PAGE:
Calabi Gallery

Featuring an Eclectic Array of Primarily 20th Century Artwork

Mary Fuller McChesney

Mary Fuller McChesney (Wichita, KS. October 20, 1922 – May 4, 2022)


Untitled by Mary Fuller McChesney, 1947/2000, Bronze

Coyote Woman with Birds by Mary Fuller McChesney, 2010, Bronze, Ed. 1/6

Snake Goddess by Mary Fuller McChesney, Bronze

Owl by Mary Fuller McChesney, Carved Concrete


Untitled by Mary Fuller McChesney, Carved Concrete

Untitled by Mary Fuller McChesney, Carved Concrete

Untitled by Mary Fuller Mcchesney, Carved Concrete

Untitled by Mary Fuller McChesney, Carved Concrete

Pissed-Off Cat by Mary Fuller McChesney, 2010, Concrete & Glass – SOLD

Mary Fuller McChesney was born in 1922 in Wichita, Kansas.  By 1924 she had moved to California, where she grew up in the Central Valley. Fuller began her education at the University of California at Berkeley, where she studied philosophy. She apprenticed in ceramics at the California Faience Company in Berkeley, and worked as a welder in the Richmond shipyards during World War II.

Fuller was largely self-taught as an artist. She has been sculpting since the 1940s, creating her projects in the garden of her hand-built, ranch-style bohemian home. Fuller casts giant totems and goddesses out of a special mixture of vermiculite, sand, cement and water, which she carves directly into with a knife and rasp. These enchanting animals and mythological women are formed in a cubist style, reminiscent of pre-Columbian sculpture and African art, which profoundly influence her aesthetic and artistic guides.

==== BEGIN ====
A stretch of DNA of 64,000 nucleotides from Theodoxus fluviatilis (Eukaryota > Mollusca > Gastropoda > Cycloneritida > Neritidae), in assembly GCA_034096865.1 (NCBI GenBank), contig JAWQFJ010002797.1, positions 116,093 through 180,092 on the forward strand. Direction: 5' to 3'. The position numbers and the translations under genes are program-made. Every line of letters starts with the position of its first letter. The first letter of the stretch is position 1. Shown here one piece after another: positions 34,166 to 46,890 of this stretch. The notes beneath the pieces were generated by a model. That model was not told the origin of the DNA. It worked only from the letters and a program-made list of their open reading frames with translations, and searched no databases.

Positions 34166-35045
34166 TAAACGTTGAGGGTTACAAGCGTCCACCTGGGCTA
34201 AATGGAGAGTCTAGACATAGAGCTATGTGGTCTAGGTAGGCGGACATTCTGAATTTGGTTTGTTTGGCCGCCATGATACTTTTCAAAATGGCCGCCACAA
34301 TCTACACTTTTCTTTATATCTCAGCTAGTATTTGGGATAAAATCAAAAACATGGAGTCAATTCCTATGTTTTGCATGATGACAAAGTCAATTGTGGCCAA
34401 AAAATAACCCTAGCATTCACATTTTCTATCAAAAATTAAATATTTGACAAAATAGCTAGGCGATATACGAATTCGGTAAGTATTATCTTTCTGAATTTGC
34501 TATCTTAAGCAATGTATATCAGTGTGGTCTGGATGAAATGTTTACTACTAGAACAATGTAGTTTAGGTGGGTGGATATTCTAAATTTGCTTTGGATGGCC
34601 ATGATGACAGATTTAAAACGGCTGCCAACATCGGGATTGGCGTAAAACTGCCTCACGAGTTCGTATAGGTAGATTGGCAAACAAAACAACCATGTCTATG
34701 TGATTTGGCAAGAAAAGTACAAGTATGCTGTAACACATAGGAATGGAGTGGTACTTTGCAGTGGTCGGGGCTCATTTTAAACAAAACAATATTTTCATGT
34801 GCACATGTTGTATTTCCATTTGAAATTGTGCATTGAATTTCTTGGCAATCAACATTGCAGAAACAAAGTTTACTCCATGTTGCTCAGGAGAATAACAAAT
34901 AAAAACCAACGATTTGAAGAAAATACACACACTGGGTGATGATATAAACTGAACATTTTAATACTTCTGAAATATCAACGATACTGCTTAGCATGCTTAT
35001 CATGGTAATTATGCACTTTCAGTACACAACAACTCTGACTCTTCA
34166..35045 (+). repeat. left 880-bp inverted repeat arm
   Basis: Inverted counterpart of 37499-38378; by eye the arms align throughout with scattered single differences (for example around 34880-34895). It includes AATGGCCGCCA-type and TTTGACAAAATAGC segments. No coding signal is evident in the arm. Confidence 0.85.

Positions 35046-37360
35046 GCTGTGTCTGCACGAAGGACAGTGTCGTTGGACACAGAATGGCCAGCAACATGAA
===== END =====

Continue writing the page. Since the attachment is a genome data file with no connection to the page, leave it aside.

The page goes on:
Fuller has written and published many short stories, poems, and articles in various prominent arts magazines including Art Digest, Artforum, Art in America, Craft Horizons, and American Craft. She was a staff writer at Currant, a researcher for the Archives of American Art, a Ford Foundation Fellow and the recipient of the 1975 NEA Art Critic’s Grant. She has also published three mystery novels under a pseudonym.

Her art book, A Period of Exploration, provides a look at the San Francisco art scene from 1945-50. It was published in 1973 by the Oakland Museum, in conjunction with an exhibition of the work discussed in the book.

The renowned sculptor lived in Sonoma County since 1952, exhibiting her sculptures at numerous museums and galleries throughout the country and in Mexico. She currently lives on Sonoma Mountain surrounded by her sculptures and the work of her late life partner, artist Robert Pearson McChesney.

Fullers’ unique sculptures can be found in many public places and private collections. Her public sculpture commissions can be seen throughout the state, including the Petaluma Library, the San Francisco Zoo, the San Francisco General Hospital, Portsmouth Square in San Francisco, Salinas Community Center, Andrew Hill High School in San Jose, Department of Motor Vehicles in Yuba City, and Squaw Valley. In short, she has lived a rich and accomplished life as an art-loving Renaissance woman.

Mary Fuller McChesney died peacefully on May 4, 2022 in Petaluma, CA.

NY Times: Mary Fuller McChesney, Bay Area Artist and Historian, Dies at 99

Press Democrat: Mary Fuller McChesney, Sonoma County artist and activist, dies at 99

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